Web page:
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Folks,

I was going through Java's best coding practises mentioned here
http://viralpatel.net/blogs/most-useful-java-best-practice-quotes-java-developers/

2nd quote says,

Quote 2: Never make an instance fields of class public

I agree that's absolutely correct, but I got stuck for following writer's recommendation few lines below this quote.

He says,


private String[] weekdays = 
    {"Sun", "Mon", "Tue", "Thu", "Fri", "Sat", "Sun"};

public String[] getWeekdays() {
    return weekdays;
}

But writing getter method does not exactly solve our problem. The array is still accessible. Best way to make it unmodifiable is to return a clone of array instead of array itself. Thus the getter method will be changed to

public String[] getWeekdays() {
    return weekdays.clone();
}

I have never myself used clone() inside any getter method of Java class.

I am wondering ( as it is mentioned to be one of the good practises ) - why one should use / shouldn't use clone() inside getter method ? and in which scenarios ?

Does it qualify to be a good coding practise for Java ?

Thanks

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2  
IMO - For immutable objects and primitive data types clone is not required. For everything else if we really want our data to be safe we must return the clone copy and not the original. –  Subir Kumar Sao Sep 24 '12 at 6:08
2  
You could return Arrays.asList(weekdays), which will be immutable. –  Jivings Sep 24 '12 at 6:09
2  
@Jivings not true. The List won't accept new elements, but the set() methods work. –  Sean Patrick Floyd Sep 24 '12 at 6:32
    
@SeanPatrickFloyd: Yes, quite right. You can still use set, just not change the size. My mistake. –  Jivings Sep 24 '12 at 6:54
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4 Answers 4

private String[] weekdays =      
    {"Sun", "Mon", "Tue", "Thu", "Fri", "Sat", "Sun"};  

public String[] getWeekdays() 
{     
    return weekdays; 
} 

If you don't use clone method, the user of this class can do a lot of unethical things:

  1. change the order of days,
  2. change the name of days,
  3. ...

But, returning a clone won't affect the class and it's data. So, other users of class won't be affected.

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But I didn't see that clone() method recommendation on any website before. I didn't see most of the programmers (even some java geeks) use that in their examples. I doubt, if that's a good coding practise then ? :O –  99tm Sep 24 '12 at 6:11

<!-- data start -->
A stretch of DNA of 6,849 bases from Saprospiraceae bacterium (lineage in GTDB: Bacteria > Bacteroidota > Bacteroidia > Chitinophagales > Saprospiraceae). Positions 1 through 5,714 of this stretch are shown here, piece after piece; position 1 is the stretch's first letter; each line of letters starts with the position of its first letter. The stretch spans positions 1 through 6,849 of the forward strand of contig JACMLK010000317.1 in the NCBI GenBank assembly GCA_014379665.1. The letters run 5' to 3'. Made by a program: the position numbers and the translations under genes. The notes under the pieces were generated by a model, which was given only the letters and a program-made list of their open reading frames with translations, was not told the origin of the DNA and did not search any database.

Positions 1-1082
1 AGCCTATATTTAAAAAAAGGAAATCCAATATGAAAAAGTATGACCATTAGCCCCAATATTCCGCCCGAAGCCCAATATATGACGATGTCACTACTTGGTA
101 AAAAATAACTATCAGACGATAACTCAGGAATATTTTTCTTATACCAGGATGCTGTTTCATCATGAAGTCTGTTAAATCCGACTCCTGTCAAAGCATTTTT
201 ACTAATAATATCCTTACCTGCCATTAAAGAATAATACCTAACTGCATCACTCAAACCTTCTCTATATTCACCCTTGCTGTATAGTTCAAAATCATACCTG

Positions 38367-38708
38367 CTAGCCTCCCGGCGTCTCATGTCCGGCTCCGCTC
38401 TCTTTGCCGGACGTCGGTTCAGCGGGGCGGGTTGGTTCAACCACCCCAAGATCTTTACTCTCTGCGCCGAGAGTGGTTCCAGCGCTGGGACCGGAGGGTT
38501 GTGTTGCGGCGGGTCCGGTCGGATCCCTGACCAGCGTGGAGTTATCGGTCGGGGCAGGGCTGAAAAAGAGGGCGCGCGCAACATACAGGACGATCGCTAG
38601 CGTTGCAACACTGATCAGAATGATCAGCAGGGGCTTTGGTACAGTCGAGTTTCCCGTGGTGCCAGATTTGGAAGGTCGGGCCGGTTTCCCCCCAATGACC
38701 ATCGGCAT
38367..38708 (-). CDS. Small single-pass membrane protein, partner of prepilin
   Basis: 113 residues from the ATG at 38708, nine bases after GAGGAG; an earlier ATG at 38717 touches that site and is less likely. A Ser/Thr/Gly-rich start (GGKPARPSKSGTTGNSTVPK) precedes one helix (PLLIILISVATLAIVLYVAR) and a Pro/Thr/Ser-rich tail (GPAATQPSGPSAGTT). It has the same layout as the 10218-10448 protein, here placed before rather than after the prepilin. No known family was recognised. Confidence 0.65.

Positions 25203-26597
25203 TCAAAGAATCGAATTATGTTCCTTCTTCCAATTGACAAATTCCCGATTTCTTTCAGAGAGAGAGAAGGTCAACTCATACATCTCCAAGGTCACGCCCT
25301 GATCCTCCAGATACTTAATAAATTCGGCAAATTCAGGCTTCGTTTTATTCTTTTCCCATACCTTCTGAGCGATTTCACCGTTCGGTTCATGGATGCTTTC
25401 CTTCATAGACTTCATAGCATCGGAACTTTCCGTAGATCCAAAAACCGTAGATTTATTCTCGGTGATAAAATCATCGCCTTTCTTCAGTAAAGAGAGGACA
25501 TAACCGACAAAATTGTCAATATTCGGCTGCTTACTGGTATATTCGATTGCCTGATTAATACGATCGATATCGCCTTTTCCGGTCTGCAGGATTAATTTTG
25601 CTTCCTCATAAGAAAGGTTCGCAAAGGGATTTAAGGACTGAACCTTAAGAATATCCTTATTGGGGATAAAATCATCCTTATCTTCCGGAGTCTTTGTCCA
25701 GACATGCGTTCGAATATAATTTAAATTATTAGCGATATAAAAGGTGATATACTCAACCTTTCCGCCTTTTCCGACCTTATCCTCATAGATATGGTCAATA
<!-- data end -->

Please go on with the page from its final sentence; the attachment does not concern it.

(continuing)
@bomslang A lot will come down your requirements. As Azodious has pointed out, not cloning (proving any other copy of the data) can lead to unexpected problems for your class, but you need to decide if this is the behavior you want. The reason you probably don't see it is because it's more typing for most people. If you have a look in the Swing API, you see a lot of simular practices, when return Dimension, the class will often create a new Dimension object, using it's internal reference as the seed of that new class, essentially, cloning it. –  MadProgrammer Sep 24 '12 at 6:14
2  
Yes, it is. and personally i've used it in a case almost similar to your example. But it should not be used blindly cause if a heavy object is cloned, it'll lead to memory issues. So, clone only that data which a user shouldn't modify. –  Azodious Sep 24 '12 at 6:17
    
@Azodious +1 Agreed! Thanks for the answer. –  99tm Sep 24 '12 at 6:20
    
@All : Does it qualify under good coding practises to follow in java ? –  99tm Sep 24 '12 at 6:24
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You clone() or System.arraycopy() on get() if you want guarantee that the whole object graph (that contains the array) is immutable. This is done usually when the API that exposes the array is public and there are constraints on the values in the array or when the objects are accessed by multiple threads. In such cases the immutability is important.

Let say, you have a GroceryStore object that has getItemsSortedByPrice() method. You keep the items in array that maintains the order by price, but if you return this array, the client code can possibly modify it and break the (internal) invariants of your object.

If this is internal code (i.e.) not part of the public API, and you know that you wont modify the array, then cloning/coping probably is not necessary as it hurts performance without real benefit.

All depends on the context.

Arrays are just objects, and all (im)mutability rules/practices that apply to an ordinary object, apply to arrays too.

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1  
+1 for System.arrayCopy(), although I'd recommend the more usable version Arrays.copyOf() (which of course uses System.arrayCopy() internally) –  Sean Patrick Floyd Sep 24 '12 at 6:34
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This is discussed in the book "Effective Java" by Joshua Bloch. There's a section called "Make defensive copies when needed" (Section 39 in 2nd edition).

I think Google books might let you see a preview of the section.

A good book to dwell on topics like this.

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I think your usecase is not matching the proposed Java code. The example is for a different usecase than yours.

A final array sounds to me like Enums and i think this is matching your requirement much better.

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